My main research interest is history of globalization. I received my PhD from the University of Mannheim in 2009 with a transnational, trans-confessional, and diachronic study on Christian colonial mission enterprises in different parts of the world in the eighteenth and nineteenth centuries. I considered, from a cultural history perspective, how missionaries conceived a social and territorial order in different colonial contexts. The role and the future of historiography of Europe in a context of globalized historiographical discourse is one important aspect of my research: in publications I continue to elaborate my ideas to reassess local and interlocal histories in a globalized world. One of my MPIWG projects is "Convivencia. From Iberian to Global Dynamics (500–1750)," where I investigate encounters between members of indigenous communities and Catholic missionaries.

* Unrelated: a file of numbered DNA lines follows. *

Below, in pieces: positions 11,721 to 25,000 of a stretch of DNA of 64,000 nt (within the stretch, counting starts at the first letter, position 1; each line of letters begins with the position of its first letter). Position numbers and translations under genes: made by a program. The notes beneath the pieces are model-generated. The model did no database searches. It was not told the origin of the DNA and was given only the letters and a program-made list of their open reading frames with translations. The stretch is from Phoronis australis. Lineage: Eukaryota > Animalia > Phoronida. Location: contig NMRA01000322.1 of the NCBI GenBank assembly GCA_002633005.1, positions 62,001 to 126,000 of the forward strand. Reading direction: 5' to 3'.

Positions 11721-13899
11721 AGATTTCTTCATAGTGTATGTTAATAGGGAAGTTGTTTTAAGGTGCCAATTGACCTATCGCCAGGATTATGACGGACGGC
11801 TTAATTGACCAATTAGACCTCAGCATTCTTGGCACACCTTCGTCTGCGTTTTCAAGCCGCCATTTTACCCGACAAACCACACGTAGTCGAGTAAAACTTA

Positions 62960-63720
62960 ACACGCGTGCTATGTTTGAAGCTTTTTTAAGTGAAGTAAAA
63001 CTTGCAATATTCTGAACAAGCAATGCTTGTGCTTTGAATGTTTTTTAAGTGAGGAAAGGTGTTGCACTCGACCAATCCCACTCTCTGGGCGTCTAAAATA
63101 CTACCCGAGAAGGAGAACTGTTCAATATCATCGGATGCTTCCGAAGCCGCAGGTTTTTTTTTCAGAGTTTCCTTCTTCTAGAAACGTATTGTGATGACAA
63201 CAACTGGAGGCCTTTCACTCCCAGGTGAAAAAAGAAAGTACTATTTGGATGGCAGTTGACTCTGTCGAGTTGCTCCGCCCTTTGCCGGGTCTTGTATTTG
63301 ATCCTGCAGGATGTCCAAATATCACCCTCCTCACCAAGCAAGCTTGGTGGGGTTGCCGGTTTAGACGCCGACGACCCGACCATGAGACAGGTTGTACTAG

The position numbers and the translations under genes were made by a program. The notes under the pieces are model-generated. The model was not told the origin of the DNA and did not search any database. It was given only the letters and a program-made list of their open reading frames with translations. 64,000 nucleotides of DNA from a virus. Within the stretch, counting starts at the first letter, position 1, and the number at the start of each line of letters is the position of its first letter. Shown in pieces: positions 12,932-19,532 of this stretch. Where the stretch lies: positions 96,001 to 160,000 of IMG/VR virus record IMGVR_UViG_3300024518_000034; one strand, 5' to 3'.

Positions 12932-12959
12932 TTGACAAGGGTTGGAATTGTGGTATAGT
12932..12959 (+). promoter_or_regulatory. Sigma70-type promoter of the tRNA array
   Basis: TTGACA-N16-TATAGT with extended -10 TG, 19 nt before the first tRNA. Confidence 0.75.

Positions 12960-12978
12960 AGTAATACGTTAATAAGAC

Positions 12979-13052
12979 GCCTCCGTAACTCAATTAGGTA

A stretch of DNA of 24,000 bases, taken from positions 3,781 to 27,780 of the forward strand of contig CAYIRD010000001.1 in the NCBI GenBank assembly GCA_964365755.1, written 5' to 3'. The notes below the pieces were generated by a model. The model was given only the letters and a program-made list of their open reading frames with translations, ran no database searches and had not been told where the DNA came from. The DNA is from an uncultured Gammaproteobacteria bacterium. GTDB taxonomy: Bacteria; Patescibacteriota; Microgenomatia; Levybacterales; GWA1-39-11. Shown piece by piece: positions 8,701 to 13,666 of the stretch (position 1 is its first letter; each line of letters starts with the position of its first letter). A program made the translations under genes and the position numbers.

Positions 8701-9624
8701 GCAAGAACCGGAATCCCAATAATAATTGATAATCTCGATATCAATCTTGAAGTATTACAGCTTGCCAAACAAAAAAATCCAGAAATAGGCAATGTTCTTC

My main research project is on mineral coal and the transformation of energy systems. I study changes in knowledge, politics, economy, and society during the period between 1700 and 1920. Coal is the main agent of energy and resource transformations in the industrialization process and shaped patterns of energy provision and consumption for the past 300 years—this is why I explore how coal mining and the use of coal developed during the eighteenth and nineteenth centuries.
Max Planck Institute for the History of Science